Increase In Number Of Diesel Cars Is Counterproductive For Environmental Goals

November 18, 1998

New diesel cars are more detrimental to the environment and to health than new petrol-driven cars. Diesel cars have improved considerably over the last ten years, but exhaust emission control technology in petrol-driven cars has developed faster. This is the result of a study commissioned by the Swedish government and performed by the Swedish Environmental Protection Agency.

"Diesel cars emit much greater amounts of nitrogen oxides, particulates and carcinogenic substances than new petrol-driven cars. The current trend in increased sales of diesel cars is actually jeopardising our chances of achieving the environmental goals for cleaner air and reduced acidification and eutrophication", says Reino Abrahamsson at the Swedish EPA.

"For the sake of the environment, it is better if car buyers choose a fuel-efficient environmentally classified petrol-driven car rather than a diesel", he adds.

The rising proportion of diesels among newly sold cars will cause a considerable increase in nitrogen oxide emissions, ascertains the Swedish EPA. The study shows that if diesel car sales rise from 1 to 20 per cent, emissions of nitrogen oxides from new cars will double and particulate emissions will be 2? times higher. Nitrogen oxide emissions contribute to the acidification of our lakes and soil and to the eutrophication of coastal waters.

Diesels use 20 to 25 per cent less fuel. When they are advertised, great stress is put on this fact as being very positive for the environment as it helps to combat global warming. However, since combusting one litre of diesel oil produces about 15 per cent more carbon dioxide than one litre of petrol, emissions of carbon dioxide, which is a greenhouse gas, are only negligibly less from diesel cars. An increase in diesel car sales from 1 to 20 per cent reduces carbon dioxide emissions by a mere 1-2 per cent.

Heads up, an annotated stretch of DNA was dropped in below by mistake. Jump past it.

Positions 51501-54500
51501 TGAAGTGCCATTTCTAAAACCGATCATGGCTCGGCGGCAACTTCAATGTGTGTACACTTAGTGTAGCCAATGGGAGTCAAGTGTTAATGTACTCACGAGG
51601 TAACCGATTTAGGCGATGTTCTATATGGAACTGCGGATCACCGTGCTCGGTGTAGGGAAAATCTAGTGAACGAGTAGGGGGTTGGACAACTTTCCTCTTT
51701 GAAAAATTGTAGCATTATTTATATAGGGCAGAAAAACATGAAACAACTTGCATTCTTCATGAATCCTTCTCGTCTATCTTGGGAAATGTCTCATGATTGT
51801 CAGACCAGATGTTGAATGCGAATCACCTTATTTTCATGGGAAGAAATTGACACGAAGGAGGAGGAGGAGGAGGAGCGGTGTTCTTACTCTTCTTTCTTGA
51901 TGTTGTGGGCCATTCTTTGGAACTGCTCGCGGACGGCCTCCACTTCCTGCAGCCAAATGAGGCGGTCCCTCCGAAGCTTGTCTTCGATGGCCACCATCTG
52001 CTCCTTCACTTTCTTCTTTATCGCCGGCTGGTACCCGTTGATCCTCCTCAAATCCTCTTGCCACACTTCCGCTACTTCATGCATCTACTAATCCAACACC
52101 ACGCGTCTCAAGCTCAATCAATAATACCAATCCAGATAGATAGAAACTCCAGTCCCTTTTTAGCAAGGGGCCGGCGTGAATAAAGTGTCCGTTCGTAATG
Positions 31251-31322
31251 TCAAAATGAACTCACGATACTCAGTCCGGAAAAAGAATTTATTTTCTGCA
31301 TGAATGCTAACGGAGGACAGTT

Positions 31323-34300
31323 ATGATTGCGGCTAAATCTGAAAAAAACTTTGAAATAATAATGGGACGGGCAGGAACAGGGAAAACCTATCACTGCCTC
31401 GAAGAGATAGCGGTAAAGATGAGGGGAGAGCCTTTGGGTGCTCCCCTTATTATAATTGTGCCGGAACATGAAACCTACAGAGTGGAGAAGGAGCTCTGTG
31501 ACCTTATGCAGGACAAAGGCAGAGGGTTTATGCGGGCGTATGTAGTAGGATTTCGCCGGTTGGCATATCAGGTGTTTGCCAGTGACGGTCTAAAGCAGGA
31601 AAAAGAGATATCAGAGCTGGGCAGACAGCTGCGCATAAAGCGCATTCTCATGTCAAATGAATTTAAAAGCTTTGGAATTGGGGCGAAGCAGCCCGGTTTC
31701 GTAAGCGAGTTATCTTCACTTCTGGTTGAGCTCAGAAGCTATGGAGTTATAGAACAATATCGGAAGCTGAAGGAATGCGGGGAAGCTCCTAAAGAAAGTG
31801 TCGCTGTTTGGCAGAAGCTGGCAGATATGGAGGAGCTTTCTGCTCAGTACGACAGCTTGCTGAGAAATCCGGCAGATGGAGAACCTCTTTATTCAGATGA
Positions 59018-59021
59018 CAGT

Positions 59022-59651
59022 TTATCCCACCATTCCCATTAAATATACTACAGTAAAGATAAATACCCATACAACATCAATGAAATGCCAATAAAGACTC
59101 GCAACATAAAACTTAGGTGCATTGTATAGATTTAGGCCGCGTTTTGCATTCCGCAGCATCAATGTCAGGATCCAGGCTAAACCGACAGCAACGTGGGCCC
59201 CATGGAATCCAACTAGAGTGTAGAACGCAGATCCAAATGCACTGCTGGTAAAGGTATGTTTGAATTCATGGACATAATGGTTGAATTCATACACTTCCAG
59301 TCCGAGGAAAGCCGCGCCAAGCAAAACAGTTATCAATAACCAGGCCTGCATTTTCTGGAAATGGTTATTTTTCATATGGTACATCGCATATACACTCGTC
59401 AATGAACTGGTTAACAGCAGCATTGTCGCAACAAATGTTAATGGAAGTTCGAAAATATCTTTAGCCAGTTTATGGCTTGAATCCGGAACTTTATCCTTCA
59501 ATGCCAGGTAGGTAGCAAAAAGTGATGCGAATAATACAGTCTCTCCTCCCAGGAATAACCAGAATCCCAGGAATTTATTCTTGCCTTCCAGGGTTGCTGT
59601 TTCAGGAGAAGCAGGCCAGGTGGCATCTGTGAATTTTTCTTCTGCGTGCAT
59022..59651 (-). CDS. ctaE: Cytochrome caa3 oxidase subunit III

In terms of cancer risk, negative effects on respiratory passages and acute health problems, a modern petrol-driven car has the least negative impact on our health. Emissions from new diesel cars are estimated to be 3-4 times more carcinogenic than emissions from petrol cars. A modern diesel also emits about 10-15 times more particulates than a modern petrol car. New diesels are however much better than older ones.

The calculation that the Swedish EPA has done concerning the environmental costs to society of exhaust fumes from cars suggests that the costs for new diesels is about 2 Swedish kronor (SEK) per litre of diesel. On the other hand, it is estimated that exhaust fumes from new petrol-driven cars cost about 1 krona per litre of petrol.

"To help achieve the environmental goals, we should reduce the number of diesel cars. The current trend is going in completely opposite direction. Using diesel cars instead of petrol-driven cars is not an effective way of combating climate change", stresses Reino Abrahamsson.

15 per cent of newly registered private cars in August this year were diesels. At the beginning of the nineties, the proportion of newly registered cars that were diesels was only 1 per cent.

For further information, please contact:
Reino Abrahamsson, +46 8 698 1196. E-mail:

Press office:
Anna Bonta-Anger, +46 8 698 1084,
Suzanne Kolare, +46 8 698 1697,

Swedish Environmental Protection Agency

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